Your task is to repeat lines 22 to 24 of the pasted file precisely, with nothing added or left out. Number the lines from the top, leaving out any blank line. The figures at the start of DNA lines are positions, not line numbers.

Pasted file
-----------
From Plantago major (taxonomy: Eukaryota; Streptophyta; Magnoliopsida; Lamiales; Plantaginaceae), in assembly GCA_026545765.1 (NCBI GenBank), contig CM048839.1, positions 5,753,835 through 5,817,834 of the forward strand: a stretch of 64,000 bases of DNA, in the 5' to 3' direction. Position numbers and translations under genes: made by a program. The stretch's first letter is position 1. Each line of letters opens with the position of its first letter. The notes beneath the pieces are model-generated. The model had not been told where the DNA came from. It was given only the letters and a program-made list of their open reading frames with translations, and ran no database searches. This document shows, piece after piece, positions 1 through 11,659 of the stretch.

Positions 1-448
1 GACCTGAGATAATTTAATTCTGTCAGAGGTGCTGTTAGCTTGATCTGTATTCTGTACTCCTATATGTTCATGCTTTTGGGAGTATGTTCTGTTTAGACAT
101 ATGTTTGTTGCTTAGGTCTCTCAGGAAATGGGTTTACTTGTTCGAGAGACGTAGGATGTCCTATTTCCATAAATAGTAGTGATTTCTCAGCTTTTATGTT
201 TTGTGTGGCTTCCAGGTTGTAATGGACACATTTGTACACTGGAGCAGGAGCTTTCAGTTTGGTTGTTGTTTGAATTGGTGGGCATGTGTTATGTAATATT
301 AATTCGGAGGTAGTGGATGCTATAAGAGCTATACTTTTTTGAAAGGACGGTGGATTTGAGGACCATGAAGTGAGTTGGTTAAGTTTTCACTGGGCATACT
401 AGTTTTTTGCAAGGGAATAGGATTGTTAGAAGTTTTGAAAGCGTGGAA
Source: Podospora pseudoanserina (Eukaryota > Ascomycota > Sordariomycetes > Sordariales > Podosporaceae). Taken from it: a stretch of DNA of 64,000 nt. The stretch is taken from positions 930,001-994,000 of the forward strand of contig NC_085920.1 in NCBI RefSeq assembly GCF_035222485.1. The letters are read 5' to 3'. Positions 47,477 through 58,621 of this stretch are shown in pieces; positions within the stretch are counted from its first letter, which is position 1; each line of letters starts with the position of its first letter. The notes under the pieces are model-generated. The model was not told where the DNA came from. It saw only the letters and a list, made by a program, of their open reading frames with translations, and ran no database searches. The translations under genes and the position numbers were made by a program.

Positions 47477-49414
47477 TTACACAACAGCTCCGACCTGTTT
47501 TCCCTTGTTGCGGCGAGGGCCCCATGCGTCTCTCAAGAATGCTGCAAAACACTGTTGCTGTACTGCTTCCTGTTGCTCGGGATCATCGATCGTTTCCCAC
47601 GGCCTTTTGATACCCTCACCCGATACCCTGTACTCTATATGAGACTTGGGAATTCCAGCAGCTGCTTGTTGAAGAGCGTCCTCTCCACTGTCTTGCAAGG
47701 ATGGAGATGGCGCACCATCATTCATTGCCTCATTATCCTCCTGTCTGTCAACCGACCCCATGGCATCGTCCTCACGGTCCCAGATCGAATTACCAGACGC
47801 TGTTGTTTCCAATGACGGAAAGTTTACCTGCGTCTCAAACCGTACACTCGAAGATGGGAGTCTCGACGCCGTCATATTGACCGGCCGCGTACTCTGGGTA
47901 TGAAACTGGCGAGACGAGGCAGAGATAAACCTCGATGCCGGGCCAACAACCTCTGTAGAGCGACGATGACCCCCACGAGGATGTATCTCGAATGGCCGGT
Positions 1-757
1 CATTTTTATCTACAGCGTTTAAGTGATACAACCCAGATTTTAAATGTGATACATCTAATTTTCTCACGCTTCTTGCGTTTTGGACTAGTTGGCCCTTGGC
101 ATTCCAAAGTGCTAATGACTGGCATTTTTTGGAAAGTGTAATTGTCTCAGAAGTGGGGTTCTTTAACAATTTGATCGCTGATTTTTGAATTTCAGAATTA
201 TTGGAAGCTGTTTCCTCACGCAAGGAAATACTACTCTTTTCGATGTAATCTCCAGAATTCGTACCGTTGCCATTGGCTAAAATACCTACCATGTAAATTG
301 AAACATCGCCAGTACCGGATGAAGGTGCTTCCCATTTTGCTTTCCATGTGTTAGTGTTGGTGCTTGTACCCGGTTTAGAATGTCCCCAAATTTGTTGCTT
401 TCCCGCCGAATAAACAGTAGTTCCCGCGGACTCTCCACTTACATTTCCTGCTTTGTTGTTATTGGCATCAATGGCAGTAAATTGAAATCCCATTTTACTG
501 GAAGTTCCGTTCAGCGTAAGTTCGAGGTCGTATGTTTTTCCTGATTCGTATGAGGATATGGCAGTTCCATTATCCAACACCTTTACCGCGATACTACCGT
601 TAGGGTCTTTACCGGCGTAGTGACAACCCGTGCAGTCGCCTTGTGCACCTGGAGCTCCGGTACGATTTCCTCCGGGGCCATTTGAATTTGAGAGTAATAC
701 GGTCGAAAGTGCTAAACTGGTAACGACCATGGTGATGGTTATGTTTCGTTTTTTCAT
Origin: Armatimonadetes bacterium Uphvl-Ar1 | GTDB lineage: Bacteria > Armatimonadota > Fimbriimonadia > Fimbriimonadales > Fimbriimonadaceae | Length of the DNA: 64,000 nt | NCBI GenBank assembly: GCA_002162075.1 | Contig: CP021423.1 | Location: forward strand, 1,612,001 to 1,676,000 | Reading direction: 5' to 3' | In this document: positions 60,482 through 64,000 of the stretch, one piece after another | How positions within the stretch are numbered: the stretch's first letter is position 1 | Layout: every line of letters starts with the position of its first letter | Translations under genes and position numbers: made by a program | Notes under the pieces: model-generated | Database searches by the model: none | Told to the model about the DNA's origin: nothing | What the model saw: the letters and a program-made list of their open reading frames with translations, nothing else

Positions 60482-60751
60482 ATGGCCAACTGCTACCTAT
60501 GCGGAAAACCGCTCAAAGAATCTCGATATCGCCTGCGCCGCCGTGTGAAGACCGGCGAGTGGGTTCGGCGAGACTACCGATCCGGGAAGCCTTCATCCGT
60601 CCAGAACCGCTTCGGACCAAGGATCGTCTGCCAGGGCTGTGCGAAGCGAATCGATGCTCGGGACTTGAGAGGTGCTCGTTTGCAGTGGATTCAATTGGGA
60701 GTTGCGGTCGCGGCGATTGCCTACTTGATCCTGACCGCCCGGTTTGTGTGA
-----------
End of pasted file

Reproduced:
501 GAAGTTCCGTTCAGCGTAAGTTCGAGGTCGTATGTTTTTCCTGATTCGTATGAGGATATGGCAGTTCCATTATCCAACACCTTTACCGCGATACTACCGT
601 TAGGGTCTTTACCGGCGTAGTGACAACCCGTGCAGTCGCCTTGTGCACCTGGAGCTCCGGTACGATTTCCTCCGGGGCCATTTGAATTTGAGAGTAATAC
701 GGTCGAAAGTGCTAAACTGGTAACGACCATGGTGATGGTTATGTTTCGTTTTTTCAT